Monday, April 07, 2008

Is the Creed Sectarian?

Over at Sarx Huw has edited together Richard Fabian's rationale for omitting the Nicene Creed from the liturgy used at St. Gregory of Nyssa. My reaction to this explanation is turning out to be not especially positive, I'm afraid.

The central word in Fabian's explanation is "sectarian". It's a word which is pejorative to the point of prompting the obvious question: What exactly are the sects? Well, this rather over the top remark gives a hint:
I advise ordinands that if they must use the “Nicene” Creed in their parishes, they might march about waving American and Episcopal Church flags, while their church wardens tear up photographs of the Mormon Tabernacle: these gestures would express the custom’s fundamental spirit, and employ beloved Episcopalian paraphernalia lately fallen into disuse.
When I was in high school, we used to process the flags in and out, but I think that was mostly to soak up three more acolytes, not necessarily to make some sort of statement. It's the Mormon Tabernacle, though, that's the phrase to note. The Mormons are certainly among the excluded when put to the test of the Creed, and so are the JWs, and the Unitarians. Officially, though, that's about it. Oh, and the Orthodox, because of the filioque. But if we were to take that clause out, one suspects that the Catholics would object, so it's rather a "can't win" situation.

Meanwhile, in the irony department, the Episcopal Church is about to be converted into a sect of Anglicanism. There's more than one way to be sectarian, after all, and one of those ways is to break faith with the whole. And one of the American church's persistent problems is that there are clerics and even bishops who dissent from the Creed. We cannot, of course, reduce the sectarian walls between us and either the Mormons or the JWs, so there's no point really in trying. And there's no real reason to, unless you want to believe that it doesn't make any difference that the dogmas of those sects are in blatant contradiction to the Creed-- and to each other.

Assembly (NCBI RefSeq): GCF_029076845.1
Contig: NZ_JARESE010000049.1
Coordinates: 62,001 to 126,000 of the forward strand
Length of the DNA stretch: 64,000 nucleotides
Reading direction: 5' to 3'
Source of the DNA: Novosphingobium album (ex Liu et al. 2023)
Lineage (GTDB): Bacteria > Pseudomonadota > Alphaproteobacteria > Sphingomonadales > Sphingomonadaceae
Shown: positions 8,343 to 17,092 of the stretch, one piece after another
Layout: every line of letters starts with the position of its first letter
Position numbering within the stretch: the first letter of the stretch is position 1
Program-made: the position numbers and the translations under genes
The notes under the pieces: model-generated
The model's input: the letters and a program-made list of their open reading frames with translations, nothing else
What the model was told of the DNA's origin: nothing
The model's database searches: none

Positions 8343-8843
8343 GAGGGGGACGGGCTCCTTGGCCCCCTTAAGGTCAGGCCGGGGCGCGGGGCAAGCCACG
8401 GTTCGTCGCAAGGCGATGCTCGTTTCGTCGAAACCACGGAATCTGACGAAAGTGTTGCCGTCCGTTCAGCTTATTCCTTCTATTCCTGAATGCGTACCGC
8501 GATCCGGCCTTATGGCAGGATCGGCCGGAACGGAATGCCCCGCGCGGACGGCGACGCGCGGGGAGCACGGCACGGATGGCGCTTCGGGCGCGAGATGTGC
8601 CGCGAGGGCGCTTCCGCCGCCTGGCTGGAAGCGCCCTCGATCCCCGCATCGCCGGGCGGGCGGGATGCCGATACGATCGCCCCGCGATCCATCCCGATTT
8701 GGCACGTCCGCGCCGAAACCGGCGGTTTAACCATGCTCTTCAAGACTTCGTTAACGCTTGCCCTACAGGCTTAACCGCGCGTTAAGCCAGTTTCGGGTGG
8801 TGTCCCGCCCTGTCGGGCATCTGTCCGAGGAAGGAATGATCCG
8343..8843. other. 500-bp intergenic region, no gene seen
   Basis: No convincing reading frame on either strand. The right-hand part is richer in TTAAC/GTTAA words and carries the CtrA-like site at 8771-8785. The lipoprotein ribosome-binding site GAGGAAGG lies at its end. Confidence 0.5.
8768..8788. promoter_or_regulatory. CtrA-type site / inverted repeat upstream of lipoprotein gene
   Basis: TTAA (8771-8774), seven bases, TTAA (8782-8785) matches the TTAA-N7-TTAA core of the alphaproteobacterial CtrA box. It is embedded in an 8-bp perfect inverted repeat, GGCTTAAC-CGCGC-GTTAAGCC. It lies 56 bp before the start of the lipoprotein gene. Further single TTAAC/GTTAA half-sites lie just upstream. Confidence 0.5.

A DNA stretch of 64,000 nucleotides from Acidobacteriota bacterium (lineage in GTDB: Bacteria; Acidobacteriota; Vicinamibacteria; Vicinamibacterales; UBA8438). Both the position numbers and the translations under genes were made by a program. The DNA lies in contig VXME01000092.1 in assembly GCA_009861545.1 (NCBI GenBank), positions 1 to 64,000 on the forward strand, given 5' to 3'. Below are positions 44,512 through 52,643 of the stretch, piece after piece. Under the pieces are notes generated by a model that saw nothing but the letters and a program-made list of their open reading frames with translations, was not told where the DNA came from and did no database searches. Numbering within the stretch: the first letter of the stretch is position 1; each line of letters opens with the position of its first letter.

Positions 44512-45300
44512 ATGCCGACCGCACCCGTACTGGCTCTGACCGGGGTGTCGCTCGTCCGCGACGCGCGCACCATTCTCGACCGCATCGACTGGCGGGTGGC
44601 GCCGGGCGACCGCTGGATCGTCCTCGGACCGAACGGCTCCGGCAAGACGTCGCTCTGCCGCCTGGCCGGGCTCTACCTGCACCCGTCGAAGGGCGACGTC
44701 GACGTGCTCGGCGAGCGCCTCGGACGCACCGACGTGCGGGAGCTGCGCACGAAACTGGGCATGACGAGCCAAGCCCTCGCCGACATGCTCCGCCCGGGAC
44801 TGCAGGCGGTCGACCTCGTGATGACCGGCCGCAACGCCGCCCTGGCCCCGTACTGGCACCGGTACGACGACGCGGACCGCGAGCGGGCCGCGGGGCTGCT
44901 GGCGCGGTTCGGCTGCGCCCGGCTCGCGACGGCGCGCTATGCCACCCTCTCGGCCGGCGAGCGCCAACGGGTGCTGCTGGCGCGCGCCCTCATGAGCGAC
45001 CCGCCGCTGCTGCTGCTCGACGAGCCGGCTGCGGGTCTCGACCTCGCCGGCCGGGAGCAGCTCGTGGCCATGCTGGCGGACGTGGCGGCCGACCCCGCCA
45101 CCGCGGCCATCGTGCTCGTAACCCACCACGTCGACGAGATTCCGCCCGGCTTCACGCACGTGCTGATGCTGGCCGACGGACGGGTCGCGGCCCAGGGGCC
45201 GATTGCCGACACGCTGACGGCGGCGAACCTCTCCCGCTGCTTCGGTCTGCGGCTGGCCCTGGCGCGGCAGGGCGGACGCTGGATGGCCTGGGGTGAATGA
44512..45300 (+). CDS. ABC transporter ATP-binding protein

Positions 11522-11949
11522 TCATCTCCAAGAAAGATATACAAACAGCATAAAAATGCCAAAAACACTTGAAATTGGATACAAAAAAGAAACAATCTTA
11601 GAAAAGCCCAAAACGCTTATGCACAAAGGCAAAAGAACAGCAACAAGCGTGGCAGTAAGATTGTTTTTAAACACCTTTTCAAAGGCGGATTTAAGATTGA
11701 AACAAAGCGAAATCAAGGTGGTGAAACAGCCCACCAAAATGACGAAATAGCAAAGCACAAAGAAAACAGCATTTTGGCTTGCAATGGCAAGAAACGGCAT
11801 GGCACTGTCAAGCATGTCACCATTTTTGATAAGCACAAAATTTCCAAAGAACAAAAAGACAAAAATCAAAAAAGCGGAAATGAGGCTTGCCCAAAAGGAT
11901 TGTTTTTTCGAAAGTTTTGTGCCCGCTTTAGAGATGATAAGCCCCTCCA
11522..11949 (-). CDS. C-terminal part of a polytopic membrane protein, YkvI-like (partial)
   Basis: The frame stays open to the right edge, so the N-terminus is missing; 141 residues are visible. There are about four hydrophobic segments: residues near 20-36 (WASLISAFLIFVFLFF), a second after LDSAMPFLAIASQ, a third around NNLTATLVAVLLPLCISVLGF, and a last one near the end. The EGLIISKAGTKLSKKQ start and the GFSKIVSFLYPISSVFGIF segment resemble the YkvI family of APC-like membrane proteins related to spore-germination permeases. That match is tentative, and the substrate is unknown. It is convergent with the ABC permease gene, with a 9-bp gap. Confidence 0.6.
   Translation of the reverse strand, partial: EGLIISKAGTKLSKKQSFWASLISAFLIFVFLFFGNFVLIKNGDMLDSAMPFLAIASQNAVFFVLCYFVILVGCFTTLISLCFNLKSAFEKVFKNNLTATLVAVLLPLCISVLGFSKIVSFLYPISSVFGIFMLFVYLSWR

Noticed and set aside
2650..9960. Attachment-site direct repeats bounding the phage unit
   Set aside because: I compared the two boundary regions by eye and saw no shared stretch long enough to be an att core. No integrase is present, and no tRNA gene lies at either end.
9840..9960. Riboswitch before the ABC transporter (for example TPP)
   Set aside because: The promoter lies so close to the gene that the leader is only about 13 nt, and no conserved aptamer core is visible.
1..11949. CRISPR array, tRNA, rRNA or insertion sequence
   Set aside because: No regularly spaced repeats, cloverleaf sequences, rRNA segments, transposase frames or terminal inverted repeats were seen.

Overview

I'm not a believer in the theory that one can root around in the history of a practice and apply that history directly to the present. In particular, I do not agree that one can apply the meaning of the remote past as if it were intended in the present; that meaning must be found in the present, independently of the past. And it seems to me that the main power of the Creed in the present is unitive, not sectarian. The vast bulk of Christianity holds that it does matter what one believes about Jesus; repeating the Creed each week can be taken as an act of solidarity.

I'm not going to say that omitting the creed is in some way invalidating, and I'm not going to step up to the question of how well it fits in liturgically. And I'm not going to condemn the Gregorians outright for omitting it. But I wouldn't do it, and I would be uncomfortable at a parish were it was always omitted.

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